How about trinitarian theologians?

I am often not academic at all when it comes to theology, though I am sometimes accused of being so. The reason is that I wonder whether academic theologians have not caused more harm than good. It seems to me that believers would get much closer to the truth if they read the Bible for themselves in simple terms and accepting the most abundant evidence of it as established truth on any topic.

I wonder about the academics because it was so at the time of Christ that the academics teamed with church leaders and the conservatives (Pharisees) to confuse Jews about Christ, even when simple Romans could easily sense that there was more to Christ than simply another man. And when I listen to trinitarian academics, they sometimes sound like political spin doctors. It is like listening to Jane Psaki. So, in my discussions with trinitarians, I spend time pointing out ‘how they are thinking’ because they need a paradigm shift. When I do that, some get offended, because I prove that the thinking is wrong. That sounds to many like I am ridiculing, which I am not trying to do.

Here is how. As you stated trinitarian thinking was born out of the urge to reconcile a myriad of otherwise conflicting understandings of deity. Thus, to date the trinitarian spirit is still in that mode.

Three points here.

  1. Trinitarian thinking makes it necessary to construct and live with contradicting positions which are of man’s own making. It is one thing to live with apparently contradicting points that the Bible gives you. It is totally another thing to live with contradicting points that human thinking has given you. You know what I am talking about. Ask a trinitarian theologian to describe the One God of the Bible. Almost invariably, they go through the same steps. A. Prove that the Father is God, B. Prove that the Son is God, C. Prove that the Spirit is God. (Oops, that’s three gods, what’s the solution) D. Prove philosophically that three is equal to one. One theologian even said, one and three should not be looked at mathematically. How can one and three placed in an equation (1+1+1=1) be not a mathematical expression, albeit a flawed one? Numbers are mathematical and if the doctrine does not need numbers, then it should not include numbers. The contradiction there cannot be resolved, people learn to live with it and explain it away as mystery. To resolve that contradiction means discarding the whole teaching and that has huge implications for the church.
  • Trinitarian thinking tries hard to read between the lines of biblical texts, just the same way political commentators can spend hours discussing one short phrase from a politician’s speech. Take the phrase “let us make man in our own image, after our likeness”. From this, and through a long winding process, is built the idea that God was trying to say, “we are three in one here so we are speaking in plural terms”. Yet, it is never so that when one says “us” and “our” those pronouns say anything about the nature of the one speaking nor of those spoken to. Neither does it say anything about the number of persons involved. The number of assumptions/speculations that one has to make to move from “let us…our” to “we are three in one” is beyond logic. It is like saying, “Hmm, God is trying to say something here, lets see, aaah, yes now we have figured it out. He did not say it in words, but we have found what he was thinking”.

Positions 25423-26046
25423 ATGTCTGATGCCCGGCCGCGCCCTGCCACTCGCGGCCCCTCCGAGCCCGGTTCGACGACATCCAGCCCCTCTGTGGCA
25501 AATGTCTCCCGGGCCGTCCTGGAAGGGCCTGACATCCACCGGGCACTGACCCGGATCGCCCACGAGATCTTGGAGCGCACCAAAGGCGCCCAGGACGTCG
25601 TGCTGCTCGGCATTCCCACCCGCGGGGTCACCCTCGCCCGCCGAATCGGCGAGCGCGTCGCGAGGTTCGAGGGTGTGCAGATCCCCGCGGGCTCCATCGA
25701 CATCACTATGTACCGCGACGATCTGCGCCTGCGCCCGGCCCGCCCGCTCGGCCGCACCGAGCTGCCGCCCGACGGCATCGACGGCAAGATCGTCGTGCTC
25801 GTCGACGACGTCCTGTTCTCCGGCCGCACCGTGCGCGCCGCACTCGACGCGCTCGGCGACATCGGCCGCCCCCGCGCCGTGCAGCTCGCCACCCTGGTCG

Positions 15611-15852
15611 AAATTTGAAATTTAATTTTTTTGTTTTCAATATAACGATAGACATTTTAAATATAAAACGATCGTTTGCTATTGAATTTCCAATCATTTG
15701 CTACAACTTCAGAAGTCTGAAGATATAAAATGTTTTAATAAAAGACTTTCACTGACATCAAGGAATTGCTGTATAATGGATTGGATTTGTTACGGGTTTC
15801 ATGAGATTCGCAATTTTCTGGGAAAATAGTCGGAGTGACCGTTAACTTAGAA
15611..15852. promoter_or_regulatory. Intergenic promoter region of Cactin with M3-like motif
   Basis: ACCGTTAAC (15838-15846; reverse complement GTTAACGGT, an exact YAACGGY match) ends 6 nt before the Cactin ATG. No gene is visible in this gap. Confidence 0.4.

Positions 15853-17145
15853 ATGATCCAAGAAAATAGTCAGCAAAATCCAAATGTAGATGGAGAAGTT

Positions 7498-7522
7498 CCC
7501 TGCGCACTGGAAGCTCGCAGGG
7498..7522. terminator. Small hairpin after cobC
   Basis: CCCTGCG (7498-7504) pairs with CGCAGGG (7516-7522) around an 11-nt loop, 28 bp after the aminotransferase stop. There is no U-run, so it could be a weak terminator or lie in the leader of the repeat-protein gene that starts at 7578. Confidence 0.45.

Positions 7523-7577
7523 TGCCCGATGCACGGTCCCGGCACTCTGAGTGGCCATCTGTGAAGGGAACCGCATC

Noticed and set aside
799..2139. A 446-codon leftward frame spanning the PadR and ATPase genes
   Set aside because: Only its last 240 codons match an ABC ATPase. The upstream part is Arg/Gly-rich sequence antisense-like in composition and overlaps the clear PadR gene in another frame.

• Trinitarian thinking requires peeping into those things that are naturally beyond human comprehension. This contradiction in trinitarian thinking is one of the most intriguing. Trinitarian thinking will say things like, “no one can understand God”, and “God is a mystery”. Then immediately after that, trinitarian thinking makes a checklist of what makes the an entity God (he is worshipped, omniscient, omnipresent, involved in salvation, uses personal pronoun, is blasphemed, etc.) So they look at the Son and go tick, tick, tick, yep, the Son is God. The same thing with the Spirit, tick, tick, tick, yep the Spirit is God. But to produce a checklist of the attributes of God requires that you have prior knowledge of what God is, which very thing you say you do not know and don’t understand. Isn’t God simply declared to be God without any qualification that the human mind can checklist?

Not to mention eternal generation and eternal procession, and how God’s existence is speculated on by the idea of an eternity that is based on time as we know it. Completely beyond human comprehension.

So I think because of lack of academic rigor and honesty, the trinitarian academics do a huge disfavour to themselves and to the field of theology. I cover this in the article “Deconstructing the three-in-one god thought process”. I will cover some of these in the upcoming article “A evaluation of Gerhadt Pfandll’s article “The Trinity”.

So, for those of us who have seen and experienced the paradigm shift, our shift has to be complete. For example, we cannot continue to conceptualise eternity in the philosophical way it is conceptualised in trinitarian thinking. Neither should we try to construct and live with contradicting positions of our own making, no speculate on that which is not a “Thus saith the Lord”.

That’s my point.

God’s blessings,

TRF.

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